IA-01: OPEN (Braley) (D) - Northeast: Cedar Rapids, Waterloo, Dubuque
Toss Up. Could the most Democratic district in Iowa really be in play? With one week left, both parties' polls show Democratic former state House Speaker Pat Murphy and GOP businessman Rod Blum running neck and neck. Blum has been up with ads featuring footage of "career politician" Murphy throwing a tantrum on the state House floor, almost a partisan mirror image of ads in Illinois's 12th CD.
The real problem here for Democrats, however, could be Rep. Bruce Braley's under-performance in the Senate contest in his home district, which threatens to drag down Murphy. At the end of the day, Democrats are cautiously optimistic they will hold this seat, but the contest has emerged as a much greater worry than Democratic Rep. Dave Loebsack's reelection contest in the 2nd CD.
ME-02: OPEN (Michaud) (D) - North: Bangor, Lewiston, "Down East"
Lean Democratic. After a tepid early fall, Democratic state Sen. Emily Cain finally appears to have established a small lead over GOP former state Treasurer Bruce Poliquin. Cain won the endorsement of Independent Sen. Angus King, and conservative Independent candidate Blaine Richardson may steal some votes from Poliquin. Sensing better opportunities elsewhere, the NRCC largely pulled out of this race.
MI-06: Fred Upton (R) - Southwest: Kalamazoo, Benton Harbor
Likely Republican. Over 27 years in Congress, Energy and Commerce Chair Upton has garnered a bipartisan reputation that has served him well in Southwest Michigan. But recent primary threats have forced him to shift his rhetoric slightly right, and in 2012 he was held to under 55 percent against a weak Democrat. Now, Harvard law professor Larry Lessig's Mayday PAC has put a target squarely on Upton's back.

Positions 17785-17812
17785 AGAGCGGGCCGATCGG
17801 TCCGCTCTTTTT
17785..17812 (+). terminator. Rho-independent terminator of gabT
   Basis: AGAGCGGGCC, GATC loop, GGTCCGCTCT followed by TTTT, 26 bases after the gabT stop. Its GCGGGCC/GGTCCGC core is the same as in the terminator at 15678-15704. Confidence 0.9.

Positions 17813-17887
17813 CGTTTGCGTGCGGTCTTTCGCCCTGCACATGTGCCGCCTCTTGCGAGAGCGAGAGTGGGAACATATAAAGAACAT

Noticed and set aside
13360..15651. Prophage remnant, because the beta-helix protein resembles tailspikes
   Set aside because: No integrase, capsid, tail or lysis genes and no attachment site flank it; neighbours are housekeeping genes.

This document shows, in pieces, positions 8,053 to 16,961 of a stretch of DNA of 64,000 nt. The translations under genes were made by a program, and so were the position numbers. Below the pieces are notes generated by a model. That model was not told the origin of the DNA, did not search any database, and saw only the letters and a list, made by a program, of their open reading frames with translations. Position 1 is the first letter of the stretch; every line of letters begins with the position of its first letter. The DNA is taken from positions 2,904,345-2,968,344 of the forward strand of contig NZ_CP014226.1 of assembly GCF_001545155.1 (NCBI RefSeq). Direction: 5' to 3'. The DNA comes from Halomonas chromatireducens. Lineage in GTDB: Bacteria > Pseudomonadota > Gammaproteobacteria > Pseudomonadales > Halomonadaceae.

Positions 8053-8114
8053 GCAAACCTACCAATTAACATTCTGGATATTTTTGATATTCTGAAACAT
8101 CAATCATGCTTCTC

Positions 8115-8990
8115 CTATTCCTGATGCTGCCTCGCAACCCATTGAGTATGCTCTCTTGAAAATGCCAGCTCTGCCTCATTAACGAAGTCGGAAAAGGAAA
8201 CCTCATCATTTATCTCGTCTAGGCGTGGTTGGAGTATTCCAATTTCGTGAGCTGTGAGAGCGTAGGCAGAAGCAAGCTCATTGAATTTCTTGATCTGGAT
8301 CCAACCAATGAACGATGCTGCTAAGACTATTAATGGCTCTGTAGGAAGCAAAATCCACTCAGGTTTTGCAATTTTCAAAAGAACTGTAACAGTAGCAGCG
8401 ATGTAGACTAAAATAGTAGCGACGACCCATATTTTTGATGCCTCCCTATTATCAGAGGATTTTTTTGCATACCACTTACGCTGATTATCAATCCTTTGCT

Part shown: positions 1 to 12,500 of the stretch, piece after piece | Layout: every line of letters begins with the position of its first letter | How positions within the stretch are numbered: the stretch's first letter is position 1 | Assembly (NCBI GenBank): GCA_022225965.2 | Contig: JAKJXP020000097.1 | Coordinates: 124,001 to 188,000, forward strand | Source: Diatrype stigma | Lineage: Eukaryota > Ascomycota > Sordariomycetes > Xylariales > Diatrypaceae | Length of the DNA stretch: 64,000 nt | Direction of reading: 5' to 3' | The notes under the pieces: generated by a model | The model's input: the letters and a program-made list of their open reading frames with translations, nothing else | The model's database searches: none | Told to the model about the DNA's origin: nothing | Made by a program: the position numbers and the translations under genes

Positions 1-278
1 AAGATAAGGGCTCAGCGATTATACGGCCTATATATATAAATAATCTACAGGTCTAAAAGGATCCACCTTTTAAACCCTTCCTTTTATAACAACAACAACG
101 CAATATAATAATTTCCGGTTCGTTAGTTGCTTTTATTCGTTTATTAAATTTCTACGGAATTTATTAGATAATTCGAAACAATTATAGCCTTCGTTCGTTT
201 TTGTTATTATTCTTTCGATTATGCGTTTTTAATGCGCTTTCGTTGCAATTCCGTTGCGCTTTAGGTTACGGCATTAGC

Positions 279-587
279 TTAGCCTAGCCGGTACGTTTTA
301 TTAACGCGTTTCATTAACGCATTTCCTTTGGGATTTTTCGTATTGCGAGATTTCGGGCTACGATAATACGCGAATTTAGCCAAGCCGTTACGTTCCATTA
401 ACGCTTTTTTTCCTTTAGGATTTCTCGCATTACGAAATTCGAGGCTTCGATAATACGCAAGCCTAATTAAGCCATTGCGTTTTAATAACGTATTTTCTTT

Mayday has spent $2.1 million portraying Upton as a pawn of big oil and drug companies, and a new Hamilton Campaigns poll taken for scrappy Western Michigan professor Paul Clements's campaign shows Upton leading Clements just 47 percent to 43 percent. Upton hasn't been caught off-guard and is still a strong favorite heading into Election Day, but he may not win by his usual midterm margin.
NY-01: Tim Bishop (D) - Eastern Long Island: Brookhaven, Smithtown
Toss Up. A September Siena Research Institute Poll showed Bishop leading GOP state Sen. Lee Zeldin 51 percent to 41 percent. But Bishop has had to air two separate ads to tell voters he's not under FBI investigation for helping a donor secure a fireworks permit for a Bar Mitzvah, and both parties privately view this Long Island slugfest as a much closer contest today.